Broker Check

ADV Narrative

August 7, 2014

This Brochure provides information about the qualifications and business practices of Horizon Financial Group, Inc. If you have any questions about the contents of this Brochure, please contact us at 732-868-1040 or [email protected]. The information in this Brochure has not been approved or verified by the United States Securities and Exchange Commission or by any state securities authority.

Horizon Financial Group, Inc. is a registered investment adviser. Registration of an Investment Adviser does not imply any level of skill or training. The oral and written communications of an Adviser provide you with information about which you determine to hire or retain an Adviser.

Additional information about Horizon Financial Group, Inc. also is available on the SEC’s website at www.adviserinfo.sec.gov.

Material Changes

On July 28, 2010, the United State Securities and Exchange Commission published “Amendments to Form ADV” which amends the disclosure document that we provide to clients as required by SEC Rules. This Brochure dated, August 7, 2014, is a new document prepared according to the SEC’s new requirements and rules. As such, this Document is materially different in structure and requires certain new information that our previous brochure did not require.

In the future, this Item will discuss only specific material changes that are made to the Brochure and provide clients with a summary of such changes. We will also reference the date of our last annual update of our brochure.

In the past we have offered or delivered information about our qualifications and business practices to clients on at least an annual basis. Pursuant to new SEC Rules, we will ensure that you receive a summary of any material changes to this and subsequent Brochures within 120 days of the close of our business’ fiscal year. We may further provide other ongoing disclosure information about material changes as necessary. The brochure may be sent by email or regular mail.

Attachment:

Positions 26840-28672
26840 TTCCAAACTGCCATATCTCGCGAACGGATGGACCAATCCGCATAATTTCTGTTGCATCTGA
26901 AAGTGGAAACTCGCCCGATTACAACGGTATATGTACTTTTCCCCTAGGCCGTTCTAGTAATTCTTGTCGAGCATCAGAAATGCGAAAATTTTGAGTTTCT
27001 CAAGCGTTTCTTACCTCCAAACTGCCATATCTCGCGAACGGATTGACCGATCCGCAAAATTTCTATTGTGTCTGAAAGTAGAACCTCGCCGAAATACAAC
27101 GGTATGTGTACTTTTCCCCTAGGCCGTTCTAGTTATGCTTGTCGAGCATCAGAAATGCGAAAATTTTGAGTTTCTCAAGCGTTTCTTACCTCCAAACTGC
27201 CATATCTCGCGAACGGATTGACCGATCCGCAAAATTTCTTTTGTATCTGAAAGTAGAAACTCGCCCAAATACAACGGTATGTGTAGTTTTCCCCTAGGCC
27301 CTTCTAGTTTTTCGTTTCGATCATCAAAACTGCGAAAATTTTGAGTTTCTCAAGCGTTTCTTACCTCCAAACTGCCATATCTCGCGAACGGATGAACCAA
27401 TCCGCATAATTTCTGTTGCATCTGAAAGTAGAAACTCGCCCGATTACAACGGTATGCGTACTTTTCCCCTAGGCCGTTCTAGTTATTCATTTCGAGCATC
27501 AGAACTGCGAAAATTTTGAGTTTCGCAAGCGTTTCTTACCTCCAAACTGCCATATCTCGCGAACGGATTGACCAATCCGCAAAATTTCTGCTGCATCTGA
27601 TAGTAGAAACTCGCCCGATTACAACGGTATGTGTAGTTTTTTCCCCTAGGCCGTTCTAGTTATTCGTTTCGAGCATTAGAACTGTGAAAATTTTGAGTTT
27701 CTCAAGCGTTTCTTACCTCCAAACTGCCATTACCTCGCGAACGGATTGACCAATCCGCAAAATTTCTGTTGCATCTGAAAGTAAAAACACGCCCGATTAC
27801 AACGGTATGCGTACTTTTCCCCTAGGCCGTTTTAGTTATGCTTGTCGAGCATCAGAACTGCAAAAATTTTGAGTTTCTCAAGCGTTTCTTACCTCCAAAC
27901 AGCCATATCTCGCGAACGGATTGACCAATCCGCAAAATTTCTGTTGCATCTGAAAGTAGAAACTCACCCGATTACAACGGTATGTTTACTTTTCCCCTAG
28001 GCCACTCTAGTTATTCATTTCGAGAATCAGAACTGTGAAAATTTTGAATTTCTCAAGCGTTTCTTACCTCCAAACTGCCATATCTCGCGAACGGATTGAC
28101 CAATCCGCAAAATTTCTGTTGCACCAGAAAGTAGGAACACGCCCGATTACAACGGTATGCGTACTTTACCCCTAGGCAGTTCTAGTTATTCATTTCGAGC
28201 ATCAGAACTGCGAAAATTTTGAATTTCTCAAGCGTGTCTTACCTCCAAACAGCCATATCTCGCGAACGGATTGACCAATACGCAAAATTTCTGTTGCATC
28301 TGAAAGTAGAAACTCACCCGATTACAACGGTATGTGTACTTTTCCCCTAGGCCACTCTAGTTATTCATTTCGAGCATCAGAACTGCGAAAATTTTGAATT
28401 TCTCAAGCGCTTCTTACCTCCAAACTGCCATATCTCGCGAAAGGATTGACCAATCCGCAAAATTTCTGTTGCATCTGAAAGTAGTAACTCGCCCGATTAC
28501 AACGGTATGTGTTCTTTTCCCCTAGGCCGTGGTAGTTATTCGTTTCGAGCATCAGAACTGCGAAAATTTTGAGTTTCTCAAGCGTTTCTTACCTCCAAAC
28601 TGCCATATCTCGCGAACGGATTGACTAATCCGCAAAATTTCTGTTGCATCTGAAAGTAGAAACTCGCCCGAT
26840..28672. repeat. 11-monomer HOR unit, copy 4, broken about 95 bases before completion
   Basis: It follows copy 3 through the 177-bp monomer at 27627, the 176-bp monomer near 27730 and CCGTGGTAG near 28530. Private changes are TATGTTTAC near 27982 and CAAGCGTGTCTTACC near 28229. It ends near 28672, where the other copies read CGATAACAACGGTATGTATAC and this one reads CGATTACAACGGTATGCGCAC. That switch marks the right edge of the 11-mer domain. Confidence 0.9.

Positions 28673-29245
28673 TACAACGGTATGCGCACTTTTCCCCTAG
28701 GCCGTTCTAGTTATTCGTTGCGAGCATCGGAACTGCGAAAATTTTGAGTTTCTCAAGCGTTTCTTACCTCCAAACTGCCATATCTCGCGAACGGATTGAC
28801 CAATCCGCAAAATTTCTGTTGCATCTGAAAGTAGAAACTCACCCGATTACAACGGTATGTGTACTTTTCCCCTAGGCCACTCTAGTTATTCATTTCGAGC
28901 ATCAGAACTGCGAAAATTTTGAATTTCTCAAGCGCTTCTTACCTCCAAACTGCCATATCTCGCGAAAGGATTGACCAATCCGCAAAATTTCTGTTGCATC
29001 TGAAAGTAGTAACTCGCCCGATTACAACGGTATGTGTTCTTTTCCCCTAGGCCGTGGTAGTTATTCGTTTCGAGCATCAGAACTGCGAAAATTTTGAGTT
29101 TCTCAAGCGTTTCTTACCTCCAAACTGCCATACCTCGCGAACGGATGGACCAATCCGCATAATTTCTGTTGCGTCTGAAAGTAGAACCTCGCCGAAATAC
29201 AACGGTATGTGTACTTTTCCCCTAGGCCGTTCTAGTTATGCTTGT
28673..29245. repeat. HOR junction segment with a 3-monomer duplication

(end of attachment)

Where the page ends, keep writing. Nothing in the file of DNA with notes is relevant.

We will further provide you with a new Brochure as necessary based on changes or new information, at any time, without charge.

Currently, our Brochure may be requested by contacting Robert V. Iandoli at 732-868-1040 or [email protected] Our Brochure is also available on our web site horizonfinancialrp.com, also free of charge.

Additional information about Horizon Financial Group, Inc. is also available via the SEC’s web site www.adviserinfo.sec.gov. The SEC’s web site also provides information about any persons affiliated with Horizon Financial Group, Inc. who are registered, or are required to be registered, as investment adviser representatives of Horizon Financial Group, Inc.

Advisory Business

Horizon Financial Group, Inc. was established in 2001 and is currently registered in the states of New York and New Jersey. The principal owner of the firm is Robert V. Iandoli (100%). As of 12/31/2013, Horizon Financial Group, Inc. and its owner, Robert V. Iandoli, have 75,000,000. of assets under management.

Horizon Financial Group, Inc. and its Investment Advisory Representative, Robert V. Iandoli provides several types of investment services:

  1. Investment Advisory services provided by other investment advisory firms for clients which have been approved by Lincoln Financial Securities Corporation (the broker-dealer) fees are deducted from client investments by outside Investment Advisory firms and sent to Lincoln Financial Securities Corporation who then pays the Advisory Representative, Robert V. Iandoli.
  2. Transactional services where the Advisory Representative, Robert V. Iandoli is paid commissions through the broker-dealer Lincoln Financial Securities Corporation for various investments recommended to and purchased by investment clients. (If advisory fees (#1) are being charged to a client for a specific investment, there will be no commissions payable on that portion of a client’s assets and if commissions are charged there will be no management fees collected on those specific assets.